As she was going out of Church she observed the young Lady, attended only with the Woman who came with her, preparing to walk home, and therefore stept forward, and, saluting her with a Grace peculiar to herself, intreated her to come into her Coach, and give her the Pleasure of setting her down at her own House: So obliging an Offer from a Person of Arabella's Rank could not fail of being received with great Respect by the young Lady, who was not ignorant of all the Forms of Good-breeding; and, accepting her Invitation, she stepped into the Coach; Arabella obliging her Woman to come in also, for whom, as she had that Day only Lucy along with her, there was Room enough.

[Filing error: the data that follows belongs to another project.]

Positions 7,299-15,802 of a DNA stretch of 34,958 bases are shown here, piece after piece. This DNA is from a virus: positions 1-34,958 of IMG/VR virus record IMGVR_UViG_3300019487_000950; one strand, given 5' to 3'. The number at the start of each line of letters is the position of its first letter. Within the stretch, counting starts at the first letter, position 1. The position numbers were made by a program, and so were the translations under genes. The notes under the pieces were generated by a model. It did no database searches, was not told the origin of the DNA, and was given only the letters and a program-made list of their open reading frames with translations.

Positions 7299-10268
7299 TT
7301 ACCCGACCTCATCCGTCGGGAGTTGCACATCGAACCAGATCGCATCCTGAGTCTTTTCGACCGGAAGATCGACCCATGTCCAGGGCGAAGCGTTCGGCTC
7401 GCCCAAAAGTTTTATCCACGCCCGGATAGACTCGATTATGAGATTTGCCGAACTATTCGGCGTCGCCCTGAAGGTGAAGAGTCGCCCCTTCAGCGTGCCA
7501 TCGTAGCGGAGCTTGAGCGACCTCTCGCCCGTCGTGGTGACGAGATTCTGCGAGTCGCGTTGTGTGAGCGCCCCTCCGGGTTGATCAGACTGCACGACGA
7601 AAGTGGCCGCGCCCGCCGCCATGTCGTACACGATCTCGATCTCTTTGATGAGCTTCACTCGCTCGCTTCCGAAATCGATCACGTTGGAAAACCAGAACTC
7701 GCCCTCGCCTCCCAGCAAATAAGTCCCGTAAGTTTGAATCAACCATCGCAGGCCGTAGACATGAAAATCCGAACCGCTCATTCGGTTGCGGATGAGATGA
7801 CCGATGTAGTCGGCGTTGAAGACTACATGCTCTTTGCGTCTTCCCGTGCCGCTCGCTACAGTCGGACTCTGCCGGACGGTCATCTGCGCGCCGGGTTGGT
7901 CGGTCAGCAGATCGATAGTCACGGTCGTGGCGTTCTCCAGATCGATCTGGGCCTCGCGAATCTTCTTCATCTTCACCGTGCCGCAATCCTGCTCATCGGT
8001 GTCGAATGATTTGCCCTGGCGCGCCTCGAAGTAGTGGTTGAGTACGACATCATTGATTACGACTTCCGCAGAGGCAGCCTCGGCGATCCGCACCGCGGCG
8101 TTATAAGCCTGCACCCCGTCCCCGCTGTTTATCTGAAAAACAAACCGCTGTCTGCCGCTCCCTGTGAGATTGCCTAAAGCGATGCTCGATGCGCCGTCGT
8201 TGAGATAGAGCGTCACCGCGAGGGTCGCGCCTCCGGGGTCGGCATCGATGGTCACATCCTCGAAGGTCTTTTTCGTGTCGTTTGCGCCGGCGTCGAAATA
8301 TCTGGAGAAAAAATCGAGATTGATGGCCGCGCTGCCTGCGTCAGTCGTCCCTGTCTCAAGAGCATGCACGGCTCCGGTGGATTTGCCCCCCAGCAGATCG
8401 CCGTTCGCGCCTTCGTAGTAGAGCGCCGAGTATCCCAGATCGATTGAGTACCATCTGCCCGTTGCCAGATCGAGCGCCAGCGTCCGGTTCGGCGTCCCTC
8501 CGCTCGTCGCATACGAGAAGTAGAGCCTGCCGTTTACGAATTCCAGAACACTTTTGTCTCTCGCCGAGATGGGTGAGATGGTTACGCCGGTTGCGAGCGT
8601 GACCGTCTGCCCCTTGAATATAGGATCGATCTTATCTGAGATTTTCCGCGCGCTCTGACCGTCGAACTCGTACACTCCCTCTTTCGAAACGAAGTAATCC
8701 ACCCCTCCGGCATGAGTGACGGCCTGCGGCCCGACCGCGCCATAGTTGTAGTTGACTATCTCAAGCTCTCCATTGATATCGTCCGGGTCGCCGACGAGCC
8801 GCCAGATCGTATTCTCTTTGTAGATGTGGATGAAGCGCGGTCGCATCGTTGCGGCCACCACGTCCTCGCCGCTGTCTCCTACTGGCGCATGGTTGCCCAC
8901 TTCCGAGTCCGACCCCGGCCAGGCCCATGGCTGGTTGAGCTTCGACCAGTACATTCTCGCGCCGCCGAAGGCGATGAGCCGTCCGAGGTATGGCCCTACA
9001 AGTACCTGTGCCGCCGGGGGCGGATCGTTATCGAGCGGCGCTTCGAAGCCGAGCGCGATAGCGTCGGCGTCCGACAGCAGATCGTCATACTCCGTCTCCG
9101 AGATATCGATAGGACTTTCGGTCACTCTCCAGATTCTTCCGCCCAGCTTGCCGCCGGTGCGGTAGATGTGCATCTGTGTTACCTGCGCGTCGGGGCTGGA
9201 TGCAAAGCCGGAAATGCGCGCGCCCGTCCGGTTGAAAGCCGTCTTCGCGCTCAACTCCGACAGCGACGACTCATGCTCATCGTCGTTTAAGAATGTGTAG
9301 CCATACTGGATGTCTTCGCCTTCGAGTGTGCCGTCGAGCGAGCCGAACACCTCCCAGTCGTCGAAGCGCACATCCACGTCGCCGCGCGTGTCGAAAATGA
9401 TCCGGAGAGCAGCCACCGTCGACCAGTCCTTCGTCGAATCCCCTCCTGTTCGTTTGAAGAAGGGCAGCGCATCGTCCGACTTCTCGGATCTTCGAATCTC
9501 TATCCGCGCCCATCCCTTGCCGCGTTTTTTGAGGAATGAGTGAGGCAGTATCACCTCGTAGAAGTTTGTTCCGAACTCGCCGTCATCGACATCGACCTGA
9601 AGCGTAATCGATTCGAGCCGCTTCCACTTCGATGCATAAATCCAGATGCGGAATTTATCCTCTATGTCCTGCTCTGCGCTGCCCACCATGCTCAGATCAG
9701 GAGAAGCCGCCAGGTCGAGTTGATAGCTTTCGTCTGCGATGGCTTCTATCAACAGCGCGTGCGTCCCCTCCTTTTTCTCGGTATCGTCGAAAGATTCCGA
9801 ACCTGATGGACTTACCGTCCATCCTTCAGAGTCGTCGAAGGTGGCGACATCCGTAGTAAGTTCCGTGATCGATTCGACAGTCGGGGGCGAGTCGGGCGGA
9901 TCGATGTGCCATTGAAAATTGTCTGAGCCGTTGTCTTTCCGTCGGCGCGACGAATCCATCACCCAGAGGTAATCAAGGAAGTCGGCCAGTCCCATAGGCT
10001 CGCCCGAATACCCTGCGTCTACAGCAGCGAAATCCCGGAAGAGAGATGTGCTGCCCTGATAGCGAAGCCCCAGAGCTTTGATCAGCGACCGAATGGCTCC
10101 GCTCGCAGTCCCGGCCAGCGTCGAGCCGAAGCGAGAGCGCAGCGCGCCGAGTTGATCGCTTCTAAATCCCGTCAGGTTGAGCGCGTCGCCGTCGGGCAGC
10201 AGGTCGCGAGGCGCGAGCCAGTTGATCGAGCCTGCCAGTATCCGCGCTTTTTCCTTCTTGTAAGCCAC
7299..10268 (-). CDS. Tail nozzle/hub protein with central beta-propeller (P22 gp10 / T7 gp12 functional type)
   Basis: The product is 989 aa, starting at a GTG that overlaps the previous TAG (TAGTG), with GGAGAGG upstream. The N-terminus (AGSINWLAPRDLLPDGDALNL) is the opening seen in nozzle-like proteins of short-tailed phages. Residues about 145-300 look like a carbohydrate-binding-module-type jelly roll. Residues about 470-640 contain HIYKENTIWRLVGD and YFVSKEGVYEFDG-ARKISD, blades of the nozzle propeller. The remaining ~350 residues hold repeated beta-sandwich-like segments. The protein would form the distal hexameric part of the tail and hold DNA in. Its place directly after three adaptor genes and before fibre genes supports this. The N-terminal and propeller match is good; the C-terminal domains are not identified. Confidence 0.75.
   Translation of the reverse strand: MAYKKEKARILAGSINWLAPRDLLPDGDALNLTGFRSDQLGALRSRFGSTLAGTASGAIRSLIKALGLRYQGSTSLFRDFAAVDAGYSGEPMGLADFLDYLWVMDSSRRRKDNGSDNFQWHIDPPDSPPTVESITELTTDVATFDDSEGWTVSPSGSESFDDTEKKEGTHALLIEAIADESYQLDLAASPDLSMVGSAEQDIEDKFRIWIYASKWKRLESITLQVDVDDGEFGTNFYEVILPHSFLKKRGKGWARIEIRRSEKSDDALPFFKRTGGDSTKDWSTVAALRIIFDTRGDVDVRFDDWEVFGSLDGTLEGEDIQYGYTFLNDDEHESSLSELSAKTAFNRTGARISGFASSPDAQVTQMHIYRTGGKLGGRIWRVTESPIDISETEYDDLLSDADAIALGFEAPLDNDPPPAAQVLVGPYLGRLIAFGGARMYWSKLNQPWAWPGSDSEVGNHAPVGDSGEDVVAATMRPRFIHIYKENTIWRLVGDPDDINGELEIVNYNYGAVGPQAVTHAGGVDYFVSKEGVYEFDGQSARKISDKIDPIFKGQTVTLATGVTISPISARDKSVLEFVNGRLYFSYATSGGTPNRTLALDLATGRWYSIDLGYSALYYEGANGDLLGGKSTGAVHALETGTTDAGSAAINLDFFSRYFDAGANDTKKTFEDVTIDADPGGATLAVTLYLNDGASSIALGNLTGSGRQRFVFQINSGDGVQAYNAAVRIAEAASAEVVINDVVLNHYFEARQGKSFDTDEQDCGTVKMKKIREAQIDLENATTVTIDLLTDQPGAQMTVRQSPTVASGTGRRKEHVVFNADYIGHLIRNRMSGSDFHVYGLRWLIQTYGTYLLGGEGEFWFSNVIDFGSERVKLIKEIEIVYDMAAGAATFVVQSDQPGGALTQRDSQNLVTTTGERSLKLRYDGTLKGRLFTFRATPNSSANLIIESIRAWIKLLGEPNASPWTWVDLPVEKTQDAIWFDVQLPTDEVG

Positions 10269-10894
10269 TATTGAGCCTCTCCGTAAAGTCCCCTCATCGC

As they were going home, Arabella, who longed to be better acquainted, intreated the fair Stranger, as she called her, to go to the Castle, and spend the Day with her; and she consenting, they passed by the House where she lodged, and alighted at the Castle, where Arabella welcomed her, with the most obliging Expressions of Civility and Respect. The young Lady, tho' perfectly versed in the Modes of Town-Breeding, and nothing-meaning Ceremony, was at a Loss how to make proper Returns to the Civilities of Arabella: The native Elegance and Simplicity of her Manners were accompanied with so much real Benevolence of Heart, such insinuating Tenderness, and Graces so irresistible, that she was quite oppressed with them; and, having spent most of her Time between her Toilet and Quadrille, was so little qualified for partaking a Conversation so refined as Arabella's, that her Discourse appeared quite tedious to her, since it was neither upon Fashions, Assemblies, Cards, or Scandal.